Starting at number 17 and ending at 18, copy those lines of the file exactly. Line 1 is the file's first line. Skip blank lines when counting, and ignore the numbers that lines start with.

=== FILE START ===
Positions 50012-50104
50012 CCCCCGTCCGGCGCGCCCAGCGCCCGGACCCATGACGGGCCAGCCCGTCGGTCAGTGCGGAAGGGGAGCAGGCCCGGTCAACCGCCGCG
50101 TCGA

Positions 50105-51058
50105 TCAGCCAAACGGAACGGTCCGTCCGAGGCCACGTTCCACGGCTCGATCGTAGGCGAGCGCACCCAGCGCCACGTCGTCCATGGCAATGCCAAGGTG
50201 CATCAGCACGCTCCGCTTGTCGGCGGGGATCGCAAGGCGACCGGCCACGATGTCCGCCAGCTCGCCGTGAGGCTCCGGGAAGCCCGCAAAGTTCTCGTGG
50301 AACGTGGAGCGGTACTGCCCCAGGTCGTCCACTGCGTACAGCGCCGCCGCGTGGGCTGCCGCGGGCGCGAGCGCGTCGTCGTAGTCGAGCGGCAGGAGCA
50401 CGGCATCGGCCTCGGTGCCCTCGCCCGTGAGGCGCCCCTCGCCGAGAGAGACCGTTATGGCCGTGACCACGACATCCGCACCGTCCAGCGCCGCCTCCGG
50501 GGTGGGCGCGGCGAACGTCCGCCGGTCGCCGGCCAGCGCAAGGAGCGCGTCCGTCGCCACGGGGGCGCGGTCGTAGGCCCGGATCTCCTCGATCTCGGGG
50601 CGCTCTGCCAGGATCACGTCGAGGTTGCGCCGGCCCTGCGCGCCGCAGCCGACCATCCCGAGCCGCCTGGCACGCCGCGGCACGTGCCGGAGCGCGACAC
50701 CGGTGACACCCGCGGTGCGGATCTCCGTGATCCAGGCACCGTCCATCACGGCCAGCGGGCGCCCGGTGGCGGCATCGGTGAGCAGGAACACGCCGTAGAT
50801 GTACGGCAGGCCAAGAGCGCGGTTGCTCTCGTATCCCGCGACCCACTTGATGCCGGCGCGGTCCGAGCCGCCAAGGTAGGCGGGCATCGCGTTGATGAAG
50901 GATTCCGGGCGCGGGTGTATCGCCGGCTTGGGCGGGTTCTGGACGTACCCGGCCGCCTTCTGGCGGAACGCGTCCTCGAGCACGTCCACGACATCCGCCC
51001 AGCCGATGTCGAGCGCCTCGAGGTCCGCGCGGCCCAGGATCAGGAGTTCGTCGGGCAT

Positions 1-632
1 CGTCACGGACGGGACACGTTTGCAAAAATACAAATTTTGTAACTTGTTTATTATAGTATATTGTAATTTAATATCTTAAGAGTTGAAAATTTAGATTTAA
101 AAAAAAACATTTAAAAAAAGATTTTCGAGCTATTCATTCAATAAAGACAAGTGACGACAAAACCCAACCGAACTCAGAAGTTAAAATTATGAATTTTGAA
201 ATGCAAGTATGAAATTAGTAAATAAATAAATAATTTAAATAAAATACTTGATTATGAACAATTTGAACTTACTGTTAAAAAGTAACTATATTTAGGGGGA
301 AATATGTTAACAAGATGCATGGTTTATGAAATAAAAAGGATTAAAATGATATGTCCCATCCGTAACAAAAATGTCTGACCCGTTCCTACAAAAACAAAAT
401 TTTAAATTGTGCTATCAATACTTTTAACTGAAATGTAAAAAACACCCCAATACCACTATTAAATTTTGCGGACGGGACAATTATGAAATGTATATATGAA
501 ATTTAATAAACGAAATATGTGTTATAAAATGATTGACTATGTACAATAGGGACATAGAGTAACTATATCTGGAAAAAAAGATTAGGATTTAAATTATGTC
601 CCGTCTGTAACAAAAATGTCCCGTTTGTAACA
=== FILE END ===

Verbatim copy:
101 AAAAAAACATTTAAAAAAAGATTTTCGAGCTATTCATTCAATAAAGACAAGTGACGACAAAACCCAACCGAACTCAGAAGTTAAAATTATGAATTTTGAA
201 ATGCAAGTATGAAATTAGTAAATAAATAAATAATTTAAATAAAATACTTGATTATGAACAATTTGAACTTACTGTTAAAAAGTAACTATATTTAGGGGGA